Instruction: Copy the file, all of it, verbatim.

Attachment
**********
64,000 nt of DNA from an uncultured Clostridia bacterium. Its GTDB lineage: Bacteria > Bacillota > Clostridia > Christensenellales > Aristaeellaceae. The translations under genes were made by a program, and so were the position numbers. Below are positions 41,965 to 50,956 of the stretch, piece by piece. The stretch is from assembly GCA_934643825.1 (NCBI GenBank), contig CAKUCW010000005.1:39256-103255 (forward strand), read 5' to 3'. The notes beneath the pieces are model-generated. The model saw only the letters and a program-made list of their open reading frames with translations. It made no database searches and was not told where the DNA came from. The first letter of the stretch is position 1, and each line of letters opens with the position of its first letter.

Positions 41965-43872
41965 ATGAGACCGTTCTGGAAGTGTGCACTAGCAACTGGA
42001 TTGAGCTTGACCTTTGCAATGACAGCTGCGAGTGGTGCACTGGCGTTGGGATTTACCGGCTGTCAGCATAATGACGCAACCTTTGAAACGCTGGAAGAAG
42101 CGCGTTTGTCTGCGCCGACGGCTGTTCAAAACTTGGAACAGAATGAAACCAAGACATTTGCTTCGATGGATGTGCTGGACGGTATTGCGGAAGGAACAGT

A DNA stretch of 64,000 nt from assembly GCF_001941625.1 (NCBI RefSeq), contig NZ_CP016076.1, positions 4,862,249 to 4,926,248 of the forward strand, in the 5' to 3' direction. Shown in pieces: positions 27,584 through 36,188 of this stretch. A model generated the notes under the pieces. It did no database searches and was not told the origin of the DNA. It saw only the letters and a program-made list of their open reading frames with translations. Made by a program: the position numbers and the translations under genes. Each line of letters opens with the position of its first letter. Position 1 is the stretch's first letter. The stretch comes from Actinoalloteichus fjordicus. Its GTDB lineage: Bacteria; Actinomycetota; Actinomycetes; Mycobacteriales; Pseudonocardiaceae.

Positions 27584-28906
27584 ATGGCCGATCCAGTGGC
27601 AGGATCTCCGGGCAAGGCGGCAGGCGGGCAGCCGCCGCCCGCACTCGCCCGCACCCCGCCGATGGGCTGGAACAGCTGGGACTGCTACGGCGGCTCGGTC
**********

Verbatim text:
64,000 nt of DNA from an uncultured Clostridia bacterium. Its GTDB lineage: Bacteria > Bacillota > Clostridia > Christensenellales > Aristaeellaceae. The translations under genes were made by a program, and so were the position numbers. Below are positions 41,965 to 50,956 of the stretch, piece by piece. The stretch is from assembly GCA_934643825.1 (NCBI GenBank), contig CAKUCW010000005.1:39256-103255 (forward strand), read 5' to 3'. The notes beneath the pieces are model-generated. The model saw only the letters and a program-made list of their open reading frames with translations. It made no database searches and was not told where the DNA came from. The first letter of the stretch is position 1, and each line of letters opens with the position of its first letter.

Positions 41965-43872
41965 ATGAGACCGTTCTGGAAGTGTGCACTAGCAACTGGA
42001 TTGAGCTTGACCTTTGCAATGACAGCTGCGAGTGGTGCACTGGCGTTGGGATTTACCGGCTGTCAGCATAATGACGCAACCTTTGAAACGCTGGAAGAAG
42101 CGCGTTTGTCTGCGCCGACGGCTGTTCAAAACTTGGAACAGAATGAAACCAAGACATTTGCTTCGATGGATGTGCTGGACGGTATTGCGGAAGGAACAGT

A DNA stretch of 64,000 nt from assembly GCF_001941625.1 (NCBI RefSeq), contig NZ_CP016076.1, positions 4,862,249 to 4,926,248 of the forward strand, in the 5' to 3' direction. Shown in pieces: positions 27,584 through 36,188 of this stretch. A model generated the notes under the pieces. It did no database searches and was not told the origin of the DNA. It saw only the letters and a program-made list of their open reading frames with translations. Made by a program: the position numbers and the translations under genes. Each line of letters opens with the position of its first letter. Position 1 is the stretch's first letter. The stretch comes from Actinoalloteichus fjordicus. Its GTDB lineage: Bacteria; Actinomycetota; Actinomycetes; Mycobacteriales; Pseudonocardiaceae.

Positions 27584-28906
27584 ATGGCCGATCCAGTGGC
27601 AGGATCTCCGGGCAAGGCGGCAGGCGGGCAGCCGCCGCCCGCACTCGCCCGCACCCCGCCGATGGGCTGGAACAGCTGGGACTGCTACGGCGGCTCGGTC